Banerjee, P., & Shastri, V. (2010). Social Responsibility and Environmental Sustainability in Business: How Organizations Handle Profits and Social Duties. New Delhi, India: SAGE Publications.
According to Banerjee and Shastri (2010), the global economic trends experienced today have been characterized by economic crises resulting in the interruption of smooth business operations. Consequently, businesses tend to minimize their investment in CSR programs, thus posing a threat to environmental and social development. Innovative measures in collaboration with local-based solutions are seen as a potential for a sustainable social and environmental growth. Achieving sustainable growth in the dynamic 21st Century society requires the adoption of “global social entrepreneurship”, which considers social issues as opportunities for collective development. The relevance of this book is that it applies case studies that have an implication on the contemporary CSR.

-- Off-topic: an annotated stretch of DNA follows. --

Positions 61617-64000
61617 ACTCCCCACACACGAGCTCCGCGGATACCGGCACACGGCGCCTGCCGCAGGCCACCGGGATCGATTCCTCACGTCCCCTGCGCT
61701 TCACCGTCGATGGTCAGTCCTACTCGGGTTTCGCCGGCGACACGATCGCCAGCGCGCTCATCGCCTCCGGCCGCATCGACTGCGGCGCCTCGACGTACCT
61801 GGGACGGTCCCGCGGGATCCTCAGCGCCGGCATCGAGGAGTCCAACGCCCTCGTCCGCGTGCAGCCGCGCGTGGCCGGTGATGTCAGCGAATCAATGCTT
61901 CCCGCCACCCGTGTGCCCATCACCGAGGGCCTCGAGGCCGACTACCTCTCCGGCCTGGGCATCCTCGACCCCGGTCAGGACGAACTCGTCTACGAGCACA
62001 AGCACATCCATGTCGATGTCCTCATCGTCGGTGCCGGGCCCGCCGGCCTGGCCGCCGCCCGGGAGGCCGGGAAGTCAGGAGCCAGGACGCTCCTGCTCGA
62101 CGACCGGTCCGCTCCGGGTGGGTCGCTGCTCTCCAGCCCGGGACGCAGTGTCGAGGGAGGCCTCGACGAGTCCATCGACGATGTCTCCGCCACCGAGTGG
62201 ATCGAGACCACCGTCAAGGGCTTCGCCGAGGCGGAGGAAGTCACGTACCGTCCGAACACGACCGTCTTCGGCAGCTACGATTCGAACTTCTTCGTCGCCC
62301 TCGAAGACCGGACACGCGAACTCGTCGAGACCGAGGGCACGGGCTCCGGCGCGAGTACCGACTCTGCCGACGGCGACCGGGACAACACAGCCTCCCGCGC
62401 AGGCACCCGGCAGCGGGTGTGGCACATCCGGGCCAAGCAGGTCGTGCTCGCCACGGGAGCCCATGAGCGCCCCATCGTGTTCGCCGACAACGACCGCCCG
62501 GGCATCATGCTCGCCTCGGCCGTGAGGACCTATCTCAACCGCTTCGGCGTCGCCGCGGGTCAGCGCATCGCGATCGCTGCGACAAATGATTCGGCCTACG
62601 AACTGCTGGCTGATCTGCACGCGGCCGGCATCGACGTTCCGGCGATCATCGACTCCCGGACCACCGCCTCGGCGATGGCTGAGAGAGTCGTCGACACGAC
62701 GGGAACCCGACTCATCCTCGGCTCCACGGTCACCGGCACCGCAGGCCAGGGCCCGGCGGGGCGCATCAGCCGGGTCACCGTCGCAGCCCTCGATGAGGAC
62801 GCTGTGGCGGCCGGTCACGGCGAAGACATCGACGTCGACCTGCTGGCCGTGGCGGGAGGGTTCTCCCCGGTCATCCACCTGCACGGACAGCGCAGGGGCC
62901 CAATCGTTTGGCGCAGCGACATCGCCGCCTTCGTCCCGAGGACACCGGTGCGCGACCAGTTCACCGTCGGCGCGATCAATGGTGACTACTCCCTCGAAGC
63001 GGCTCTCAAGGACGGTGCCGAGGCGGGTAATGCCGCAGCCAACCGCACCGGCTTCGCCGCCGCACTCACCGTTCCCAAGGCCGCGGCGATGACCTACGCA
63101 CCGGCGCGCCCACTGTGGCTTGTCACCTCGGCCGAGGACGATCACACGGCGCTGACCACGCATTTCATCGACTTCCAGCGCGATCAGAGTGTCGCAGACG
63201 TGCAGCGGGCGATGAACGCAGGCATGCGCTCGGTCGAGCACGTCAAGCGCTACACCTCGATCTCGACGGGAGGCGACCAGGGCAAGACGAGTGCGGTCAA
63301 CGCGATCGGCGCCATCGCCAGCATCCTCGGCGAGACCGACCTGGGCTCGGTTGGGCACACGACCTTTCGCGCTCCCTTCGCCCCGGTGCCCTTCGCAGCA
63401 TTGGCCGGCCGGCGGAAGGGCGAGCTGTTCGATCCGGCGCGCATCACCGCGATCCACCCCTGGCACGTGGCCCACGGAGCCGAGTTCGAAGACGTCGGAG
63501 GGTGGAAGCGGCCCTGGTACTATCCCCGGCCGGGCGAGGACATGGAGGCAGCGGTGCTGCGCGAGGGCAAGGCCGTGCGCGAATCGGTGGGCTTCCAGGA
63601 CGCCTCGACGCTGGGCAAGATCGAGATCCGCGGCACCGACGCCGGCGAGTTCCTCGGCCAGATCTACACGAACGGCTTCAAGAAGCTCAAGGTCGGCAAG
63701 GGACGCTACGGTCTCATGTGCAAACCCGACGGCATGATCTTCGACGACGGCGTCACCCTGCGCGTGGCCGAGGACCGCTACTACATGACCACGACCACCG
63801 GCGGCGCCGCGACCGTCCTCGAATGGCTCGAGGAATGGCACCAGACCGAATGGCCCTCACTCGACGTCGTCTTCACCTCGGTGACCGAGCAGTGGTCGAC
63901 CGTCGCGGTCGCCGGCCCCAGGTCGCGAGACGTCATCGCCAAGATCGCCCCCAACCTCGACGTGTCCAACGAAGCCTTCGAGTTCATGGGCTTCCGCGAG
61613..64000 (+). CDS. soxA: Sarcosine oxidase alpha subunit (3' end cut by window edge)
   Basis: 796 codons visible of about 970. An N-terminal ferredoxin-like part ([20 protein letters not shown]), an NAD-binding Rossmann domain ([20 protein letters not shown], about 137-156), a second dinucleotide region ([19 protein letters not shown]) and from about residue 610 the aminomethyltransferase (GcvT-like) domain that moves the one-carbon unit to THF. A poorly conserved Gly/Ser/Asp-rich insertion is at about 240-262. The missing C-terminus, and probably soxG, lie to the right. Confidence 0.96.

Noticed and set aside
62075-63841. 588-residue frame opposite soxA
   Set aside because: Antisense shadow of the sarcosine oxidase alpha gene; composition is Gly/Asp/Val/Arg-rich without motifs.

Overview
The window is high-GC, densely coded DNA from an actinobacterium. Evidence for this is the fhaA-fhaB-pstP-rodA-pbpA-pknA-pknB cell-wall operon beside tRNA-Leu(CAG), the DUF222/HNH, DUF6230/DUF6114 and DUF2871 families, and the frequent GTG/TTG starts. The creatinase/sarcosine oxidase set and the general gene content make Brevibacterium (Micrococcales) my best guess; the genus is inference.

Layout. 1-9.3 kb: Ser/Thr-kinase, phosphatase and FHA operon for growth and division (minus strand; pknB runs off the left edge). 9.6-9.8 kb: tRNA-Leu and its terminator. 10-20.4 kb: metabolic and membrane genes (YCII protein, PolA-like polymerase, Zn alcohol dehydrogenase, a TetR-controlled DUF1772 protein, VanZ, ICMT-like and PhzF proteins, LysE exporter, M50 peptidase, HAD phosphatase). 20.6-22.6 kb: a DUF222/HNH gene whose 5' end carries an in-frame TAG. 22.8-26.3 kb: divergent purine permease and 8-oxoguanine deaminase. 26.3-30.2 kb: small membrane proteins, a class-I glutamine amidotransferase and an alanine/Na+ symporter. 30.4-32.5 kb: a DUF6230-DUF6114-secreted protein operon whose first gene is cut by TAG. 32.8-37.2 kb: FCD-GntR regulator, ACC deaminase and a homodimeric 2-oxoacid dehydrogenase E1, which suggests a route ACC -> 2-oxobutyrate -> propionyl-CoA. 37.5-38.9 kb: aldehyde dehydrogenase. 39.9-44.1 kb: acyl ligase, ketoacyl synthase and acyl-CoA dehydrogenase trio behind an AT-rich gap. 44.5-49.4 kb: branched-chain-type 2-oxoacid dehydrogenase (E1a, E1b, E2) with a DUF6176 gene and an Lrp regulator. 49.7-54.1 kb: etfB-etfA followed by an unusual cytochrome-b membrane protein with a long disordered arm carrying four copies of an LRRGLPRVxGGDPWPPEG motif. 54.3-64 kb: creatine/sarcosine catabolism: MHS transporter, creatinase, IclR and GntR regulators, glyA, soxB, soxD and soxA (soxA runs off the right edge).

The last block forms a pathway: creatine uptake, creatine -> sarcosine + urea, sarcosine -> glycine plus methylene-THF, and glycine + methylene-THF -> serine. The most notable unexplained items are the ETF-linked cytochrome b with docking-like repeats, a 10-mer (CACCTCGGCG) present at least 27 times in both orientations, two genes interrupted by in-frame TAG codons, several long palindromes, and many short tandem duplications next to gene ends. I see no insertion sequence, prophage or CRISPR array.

Benerjee, S. (2009). Corporate Social Responsibility: The Good, the Bad, and the Ugly. Northampton, MA: Edward Elgar Publishing.
An illustration of the beneficial and detrimental aspects of CSR is provided in this book. Emphasis is put on the need for organizations to research on the vast attributes of CSR theories in a bid to understand the truth about it. Benerjee (2009) posits that the theories of CSR tend to reconcile business issues with social problems hence they do not provide a distinctive approach to the topic. A theoretical and legal framework based on the good, the bad, and the ugly needs to be implemented in the crucial research on the CSR agenda. The beauty of this book is that it relates the theoretical, financial, environmental, and social implications of CSR in a comprehensive way.